Opposition to anti-child marriage bill

Published: December 12, 2015
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Who will protect our vulnerable children when parliamentarians themselves seek to curtail human rights? PHOTO: AFP

Who will protect our vulnerable children when parliamentarians themselves seek to curtail human rights? PHOTO: AFP

The Gilgit-Baltistan Legislative Assembly’s (GBLA) response to a bill seeking an end to child marriage is deplorable to say the least. The bill, tabled in the assembly by Parliamentary Secretary for Law Aurangzeb Khan, called on placing a ban on marriages of persons under the age of 18, but it was blocked and religious reasons were cited for the move. Even lawmakers on the treasury benches refused to endorse the bill on religious grounds. Deputy Speaker Jafarullah Khan felt it was acceptable for girls between the age of 15 and 18 to be married, while another lawmaker, Haji Rizwan, said the proposal went against divine laws. Among the opinions in favour of underage marriage was that of Minister Muhammad Wakeel, who said that the bill was against “local traditions”.

The problems and impact of child marriages have long been discussed, with Pakistan having an extremely poor record in this area. At present, 45 per cent of girls under 18 are married in South Asia, with Pakistan ranked sixth among 10 countries with the highest number of child marriages, according to the organisation Girls not Brides. These are statistics that we, as a society, need to be very worried about. It should be noted that in a 2014 session, the Council of Islamic Ideology had also declared child marriage to be unlawful.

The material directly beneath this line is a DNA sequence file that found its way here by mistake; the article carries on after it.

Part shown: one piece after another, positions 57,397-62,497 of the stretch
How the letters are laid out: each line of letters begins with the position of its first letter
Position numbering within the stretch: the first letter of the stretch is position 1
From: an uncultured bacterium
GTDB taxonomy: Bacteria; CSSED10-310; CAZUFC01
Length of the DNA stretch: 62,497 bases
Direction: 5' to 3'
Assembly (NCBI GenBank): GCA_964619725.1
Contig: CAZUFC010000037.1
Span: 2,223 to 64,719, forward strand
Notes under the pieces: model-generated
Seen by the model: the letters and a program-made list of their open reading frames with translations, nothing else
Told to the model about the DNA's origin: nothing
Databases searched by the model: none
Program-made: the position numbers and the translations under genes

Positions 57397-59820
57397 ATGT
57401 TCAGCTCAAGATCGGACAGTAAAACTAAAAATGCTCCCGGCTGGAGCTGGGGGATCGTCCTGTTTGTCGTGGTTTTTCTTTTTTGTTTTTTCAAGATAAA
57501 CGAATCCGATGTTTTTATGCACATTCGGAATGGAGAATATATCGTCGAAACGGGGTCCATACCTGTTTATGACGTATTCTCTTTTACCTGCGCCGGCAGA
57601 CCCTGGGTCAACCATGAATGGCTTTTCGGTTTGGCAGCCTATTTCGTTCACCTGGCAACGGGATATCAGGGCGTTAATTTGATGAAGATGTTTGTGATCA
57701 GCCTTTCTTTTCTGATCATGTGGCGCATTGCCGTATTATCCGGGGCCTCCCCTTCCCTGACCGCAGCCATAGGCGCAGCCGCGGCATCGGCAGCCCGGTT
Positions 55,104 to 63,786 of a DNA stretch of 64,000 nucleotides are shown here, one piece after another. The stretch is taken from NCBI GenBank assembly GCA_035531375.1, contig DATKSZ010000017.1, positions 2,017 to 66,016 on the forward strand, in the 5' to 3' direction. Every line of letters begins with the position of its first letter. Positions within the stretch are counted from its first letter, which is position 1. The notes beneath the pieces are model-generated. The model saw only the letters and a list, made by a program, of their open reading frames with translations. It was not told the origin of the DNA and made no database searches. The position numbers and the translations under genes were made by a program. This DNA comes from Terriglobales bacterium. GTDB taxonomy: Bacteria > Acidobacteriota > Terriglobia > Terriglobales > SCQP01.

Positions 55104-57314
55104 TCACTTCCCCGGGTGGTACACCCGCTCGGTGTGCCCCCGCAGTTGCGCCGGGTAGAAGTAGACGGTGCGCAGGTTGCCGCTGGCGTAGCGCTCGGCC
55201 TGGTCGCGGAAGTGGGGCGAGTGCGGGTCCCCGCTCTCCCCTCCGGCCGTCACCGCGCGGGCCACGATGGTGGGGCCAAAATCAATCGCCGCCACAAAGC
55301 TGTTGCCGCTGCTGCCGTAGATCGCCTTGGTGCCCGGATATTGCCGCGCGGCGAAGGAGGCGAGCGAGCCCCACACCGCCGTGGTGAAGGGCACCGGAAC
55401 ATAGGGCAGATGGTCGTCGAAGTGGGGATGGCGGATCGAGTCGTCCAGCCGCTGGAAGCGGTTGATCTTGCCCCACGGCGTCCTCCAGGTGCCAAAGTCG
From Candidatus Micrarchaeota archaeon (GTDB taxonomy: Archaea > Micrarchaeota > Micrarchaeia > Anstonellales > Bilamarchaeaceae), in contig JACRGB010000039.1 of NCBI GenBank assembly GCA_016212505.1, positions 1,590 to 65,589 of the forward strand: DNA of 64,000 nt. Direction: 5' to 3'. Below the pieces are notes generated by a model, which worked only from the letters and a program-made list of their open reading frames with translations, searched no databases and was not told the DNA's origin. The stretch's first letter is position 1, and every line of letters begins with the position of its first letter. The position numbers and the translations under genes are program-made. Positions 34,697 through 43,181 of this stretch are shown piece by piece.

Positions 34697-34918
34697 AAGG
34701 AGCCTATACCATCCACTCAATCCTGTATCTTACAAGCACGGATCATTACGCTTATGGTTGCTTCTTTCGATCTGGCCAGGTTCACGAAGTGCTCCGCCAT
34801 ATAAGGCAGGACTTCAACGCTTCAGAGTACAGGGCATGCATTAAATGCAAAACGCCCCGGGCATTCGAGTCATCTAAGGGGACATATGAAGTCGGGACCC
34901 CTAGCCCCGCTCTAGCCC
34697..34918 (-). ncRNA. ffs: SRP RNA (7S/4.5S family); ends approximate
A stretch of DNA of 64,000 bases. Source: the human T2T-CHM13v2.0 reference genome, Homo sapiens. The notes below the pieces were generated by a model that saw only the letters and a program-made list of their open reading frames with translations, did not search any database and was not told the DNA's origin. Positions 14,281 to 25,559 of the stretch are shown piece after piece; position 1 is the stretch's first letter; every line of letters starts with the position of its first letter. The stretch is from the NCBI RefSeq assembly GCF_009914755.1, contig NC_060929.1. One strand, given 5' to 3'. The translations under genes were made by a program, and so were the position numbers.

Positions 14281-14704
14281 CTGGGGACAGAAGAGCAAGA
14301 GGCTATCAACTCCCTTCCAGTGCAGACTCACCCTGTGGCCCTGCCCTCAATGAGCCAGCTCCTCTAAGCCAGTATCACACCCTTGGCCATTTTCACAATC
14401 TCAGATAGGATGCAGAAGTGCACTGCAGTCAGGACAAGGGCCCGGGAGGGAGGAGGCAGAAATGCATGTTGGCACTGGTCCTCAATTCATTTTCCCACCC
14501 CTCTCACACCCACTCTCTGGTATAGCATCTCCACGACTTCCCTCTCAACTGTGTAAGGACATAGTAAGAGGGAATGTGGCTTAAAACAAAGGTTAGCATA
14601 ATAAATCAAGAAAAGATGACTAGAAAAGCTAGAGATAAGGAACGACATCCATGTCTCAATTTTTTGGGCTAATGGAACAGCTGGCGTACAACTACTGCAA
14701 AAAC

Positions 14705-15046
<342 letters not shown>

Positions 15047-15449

Child marriage is a human rights abuse that has intergenerational impacts, especially when young girls, not biologically ready to be either wives or mothers, are forced with the burden of giving birth and taking care of another human life. Every time a child is married, we throw them further into the cycle of poverty and gender inequality, and snatch away their right of consent. The Universal Declaration of Human Rights has long established the right of consent in marriage, but in Pakistan we are still struggling to grapple with such concepts despite the fact that even religion places a strong emphasis on this aspect. The opposition to the bill in the GBLA is shameful and the assembly must allow it to pass. Who will protect our vulnerable children when parliamentarians themselves seek to curtail human rights?

Published in The Express Tribune, December 13th, 2015.

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Reader Comments (1)

  • Toti calling
    Dec 13, 2015 - 12:57PM

    Child marriage is a human rights abuse,that is so true. But thr fact that a liberal newspaper has to point out this fact is shawmful. Those who marry girls of 16 or less need education in human rights. And humanity. Females are not just for phisiycal use, but have to be accepted as equal to men. They have a right to say no to anything they do not like and marriage is too important an issue to be decided by others. And only an adult is able to decide what is. Good for her.Recommend

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